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Private Coaches Help You With Recruiting On and Off the Field

People ask “Why build the largest network of private instructors in addition to your recruiting service?” Simple. Every player’s game and recruiting strategy is different, both requiring personal attention along with tailored instruction and advice. The majority of ConnectLAX instructors are recent graduates, having just navigated the recruiting process and learned where pitfalls to avoid are. Read More…

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People ask “Why build the largest network of private instructors in addition to your recruiting service?” Simple. Every player’s game and recruiting strategy is different, both requiring personal attention along with tailored instruction and advice. The majority of ConnectLAX instructors are recent graduates, having just navigated the recruiting process and learned where pitfalls to avoid are.

College coaches interviewed by ConnectLAX have mentioned Division I transfer rates among college players approaching 40%. That is why ConnectLAX provides it’s college matching service for free so players can find schools that fit both on and off the field. With over 1,400 collegiate lacrosse programs, there is a lot to compare.

College matching service: http://www.connectlax.com/colleges 

Previous college coach interviews: http://www.connectlax.com/newsletter

As recent graduates, private instructors can provide an insider perspective into the student-athlete experience at the college level as well as key factors to consider. Here are a few recruiting tips from Roman Lao-Gosney, Lehigh All-American & Captain and ConnectLAX instructor.
Find instructors in your community here: http://www.connectlax.com/private-lessons
Where did you play college lacrosse and why did you choose that program?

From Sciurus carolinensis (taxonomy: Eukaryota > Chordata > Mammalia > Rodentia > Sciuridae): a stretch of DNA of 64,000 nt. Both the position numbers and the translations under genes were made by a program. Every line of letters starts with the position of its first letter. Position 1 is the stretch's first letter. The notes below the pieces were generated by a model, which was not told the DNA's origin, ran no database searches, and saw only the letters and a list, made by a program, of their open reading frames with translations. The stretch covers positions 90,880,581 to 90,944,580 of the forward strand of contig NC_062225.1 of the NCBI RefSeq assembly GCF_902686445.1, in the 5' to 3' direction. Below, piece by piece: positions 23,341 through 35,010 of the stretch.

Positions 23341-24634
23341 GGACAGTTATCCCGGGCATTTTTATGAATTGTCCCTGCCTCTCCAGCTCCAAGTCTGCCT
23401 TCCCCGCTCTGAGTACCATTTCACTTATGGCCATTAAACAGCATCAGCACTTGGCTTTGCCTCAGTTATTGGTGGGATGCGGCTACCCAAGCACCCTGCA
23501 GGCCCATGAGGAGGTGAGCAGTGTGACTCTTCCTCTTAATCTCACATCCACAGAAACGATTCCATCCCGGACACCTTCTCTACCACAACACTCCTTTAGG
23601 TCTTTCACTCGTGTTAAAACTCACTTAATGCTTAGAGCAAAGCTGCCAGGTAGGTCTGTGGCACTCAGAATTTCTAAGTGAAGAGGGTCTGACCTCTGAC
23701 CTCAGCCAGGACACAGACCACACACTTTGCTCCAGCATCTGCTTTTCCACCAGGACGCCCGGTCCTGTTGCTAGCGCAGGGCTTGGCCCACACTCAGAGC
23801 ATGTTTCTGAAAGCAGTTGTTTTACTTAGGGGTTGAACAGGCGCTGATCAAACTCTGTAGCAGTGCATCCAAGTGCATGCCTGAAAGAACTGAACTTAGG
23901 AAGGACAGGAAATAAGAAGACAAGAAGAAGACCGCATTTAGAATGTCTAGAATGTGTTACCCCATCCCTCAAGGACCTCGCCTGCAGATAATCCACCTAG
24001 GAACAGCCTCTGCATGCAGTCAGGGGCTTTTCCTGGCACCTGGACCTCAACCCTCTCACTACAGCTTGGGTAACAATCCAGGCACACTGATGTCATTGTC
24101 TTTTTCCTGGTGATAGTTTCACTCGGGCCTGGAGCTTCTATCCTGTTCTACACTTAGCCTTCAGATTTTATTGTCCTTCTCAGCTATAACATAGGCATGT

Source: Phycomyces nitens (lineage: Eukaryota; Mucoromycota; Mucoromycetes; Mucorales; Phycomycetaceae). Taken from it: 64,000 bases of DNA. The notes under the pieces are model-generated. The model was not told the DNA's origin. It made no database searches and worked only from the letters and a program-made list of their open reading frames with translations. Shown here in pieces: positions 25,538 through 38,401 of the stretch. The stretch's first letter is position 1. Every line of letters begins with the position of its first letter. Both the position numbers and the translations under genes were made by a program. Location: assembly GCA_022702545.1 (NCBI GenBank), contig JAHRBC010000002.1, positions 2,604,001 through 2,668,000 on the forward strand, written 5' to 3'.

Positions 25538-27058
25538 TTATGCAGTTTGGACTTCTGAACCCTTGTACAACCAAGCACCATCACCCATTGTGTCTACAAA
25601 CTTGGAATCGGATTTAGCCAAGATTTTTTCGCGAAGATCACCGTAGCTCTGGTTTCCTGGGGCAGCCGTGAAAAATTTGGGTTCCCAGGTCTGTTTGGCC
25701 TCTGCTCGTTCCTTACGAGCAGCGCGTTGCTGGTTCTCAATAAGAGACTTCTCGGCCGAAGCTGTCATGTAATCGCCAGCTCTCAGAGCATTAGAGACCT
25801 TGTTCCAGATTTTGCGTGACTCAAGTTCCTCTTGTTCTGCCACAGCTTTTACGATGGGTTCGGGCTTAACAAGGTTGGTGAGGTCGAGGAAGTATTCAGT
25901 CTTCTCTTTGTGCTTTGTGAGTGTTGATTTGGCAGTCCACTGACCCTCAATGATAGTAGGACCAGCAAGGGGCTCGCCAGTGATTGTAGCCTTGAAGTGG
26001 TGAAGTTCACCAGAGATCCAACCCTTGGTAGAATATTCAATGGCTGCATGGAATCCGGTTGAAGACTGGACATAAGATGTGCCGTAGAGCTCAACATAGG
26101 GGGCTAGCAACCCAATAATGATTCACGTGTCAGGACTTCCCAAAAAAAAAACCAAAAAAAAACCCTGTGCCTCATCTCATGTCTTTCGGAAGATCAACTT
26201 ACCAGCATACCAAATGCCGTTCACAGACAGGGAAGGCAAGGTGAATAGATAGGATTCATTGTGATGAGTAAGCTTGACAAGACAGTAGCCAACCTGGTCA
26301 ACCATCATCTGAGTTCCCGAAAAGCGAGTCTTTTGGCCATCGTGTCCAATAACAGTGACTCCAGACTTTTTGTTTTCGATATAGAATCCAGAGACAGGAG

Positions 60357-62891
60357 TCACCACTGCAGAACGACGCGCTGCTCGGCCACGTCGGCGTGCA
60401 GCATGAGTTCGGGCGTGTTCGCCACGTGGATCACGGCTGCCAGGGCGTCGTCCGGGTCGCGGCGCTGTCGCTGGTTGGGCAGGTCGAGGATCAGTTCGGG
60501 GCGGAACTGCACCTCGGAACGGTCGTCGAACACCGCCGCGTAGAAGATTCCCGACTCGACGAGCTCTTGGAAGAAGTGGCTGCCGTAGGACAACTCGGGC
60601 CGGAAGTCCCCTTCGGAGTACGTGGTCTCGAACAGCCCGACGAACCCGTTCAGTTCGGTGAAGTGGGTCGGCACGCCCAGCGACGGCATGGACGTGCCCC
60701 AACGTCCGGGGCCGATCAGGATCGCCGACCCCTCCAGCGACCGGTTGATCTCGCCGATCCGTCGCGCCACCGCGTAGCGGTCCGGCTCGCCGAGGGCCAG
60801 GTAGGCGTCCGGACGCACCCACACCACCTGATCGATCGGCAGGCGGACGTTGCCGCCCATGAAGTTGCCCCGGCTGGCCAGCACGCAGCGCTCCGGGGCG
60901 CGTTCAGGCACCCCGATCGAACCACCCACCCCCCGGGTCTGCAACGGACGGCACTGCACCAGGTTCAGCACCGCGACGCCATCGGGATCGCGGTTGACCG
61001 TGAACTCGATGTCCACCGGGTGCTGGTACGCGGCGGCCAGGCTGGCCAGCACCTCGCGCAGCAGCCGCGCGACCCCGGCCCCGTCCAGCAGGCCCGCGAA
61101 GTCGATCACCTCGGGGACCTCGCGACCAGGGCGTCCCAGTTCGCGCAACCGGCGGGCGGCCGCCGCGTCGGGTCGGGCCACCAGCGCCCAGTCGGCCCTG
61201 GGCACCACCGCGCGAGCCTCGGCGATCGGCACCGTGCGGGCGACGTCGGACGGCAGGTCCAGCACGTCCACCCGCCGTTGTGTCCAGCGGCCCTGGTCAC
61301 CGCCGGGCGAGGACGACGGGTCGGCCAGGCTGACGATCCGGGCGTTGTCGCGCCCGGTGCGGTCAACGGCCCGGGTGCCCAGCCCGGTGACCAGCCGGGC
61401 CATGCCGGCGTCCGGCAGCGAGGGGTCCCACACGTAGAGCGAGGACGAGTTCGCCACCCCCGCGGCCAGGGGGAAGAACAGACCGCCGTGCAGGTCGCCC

I played college lacrosse at Lehigh University and I will always be a proud Mountain Hawk alumni. I chose Lehigh for two main reasons. One being the arrival of head coach Kevin Cassese and the uprise of the program. Coach Cassese’s passion and determination was immediately felt when being recruited by him and one thing that stuck over other coaches at other programs is he did not give me a strict timeline to commit. He genuinely wanted me to make the right decision for myself in terms of school and lacrosse. This leads me to the second main reason why I chose Lehigh. It is a smaller private school where I felt I wanted to be, regardless of whether or not I was playing lacrosse there.
Did you have any positive and negative surprises about the program once you were on campus?
There were not many surprises about the program as a whole when I first got to Lehigh. I feel like this is mostly because our coaching staff did (and does) a great job of shooting players straight. As players, we respect hearing the truth, whether it’s what we want to hear or not.
One thing that I did have to come to terms with over time, was that I couldn’t just show up and win a National Championship. I can honestly say that I felt I would win one before I graduated Lehigh, but after the first season, my mentality changed. It wasn’t that I had given up the dream, it was more about refining it. I became set on taking smaller steps toward program success and by my senior year, we won our first Patriot League Championship in a long time. I leave behind a legacy that will hopefully help the program to a National Championship.
Given your recruiting experience, what advice or tips do you have for current recruits?

The advice I would give to current recruits is to pick a school that you see yourself going, whether or not lacrosse is in the picture. Injuries happen and passions change. You never know what can happen once you’re at a school, but what you can do for yourself is choose a school that fits your needs and feels right.

My advice for players who are trying to get recruited by better programs is to watch and learn from the best players on your team, on college teams, on MLL teams, and world teams. Watch players that have a similar game to your own, do what they do, and then make it better.

In 2009, Adam O’Neill, Harry Alford and Thomas Alford launched Lacrosse Playground as the preeminent site for lacrosse gearheads. For years Lacrosse Playground provided lacrosse fans with tutorials and tips on how to string a lacrosse head, up-close looks at the gear the top players used and sneak peeks at equipment and uniforms before they were released. More than 10 years and millions of visits later, Lacrosse Playground has relaunched with a focus on storytelling. Our mission is to provide comprehensive coverage of the latest lacrosse news, share insights into the sports betting and fantasy lacrosse world and showcase the lifestyles and personalities of the sport of lacrosse through articles, videos and podcasts.

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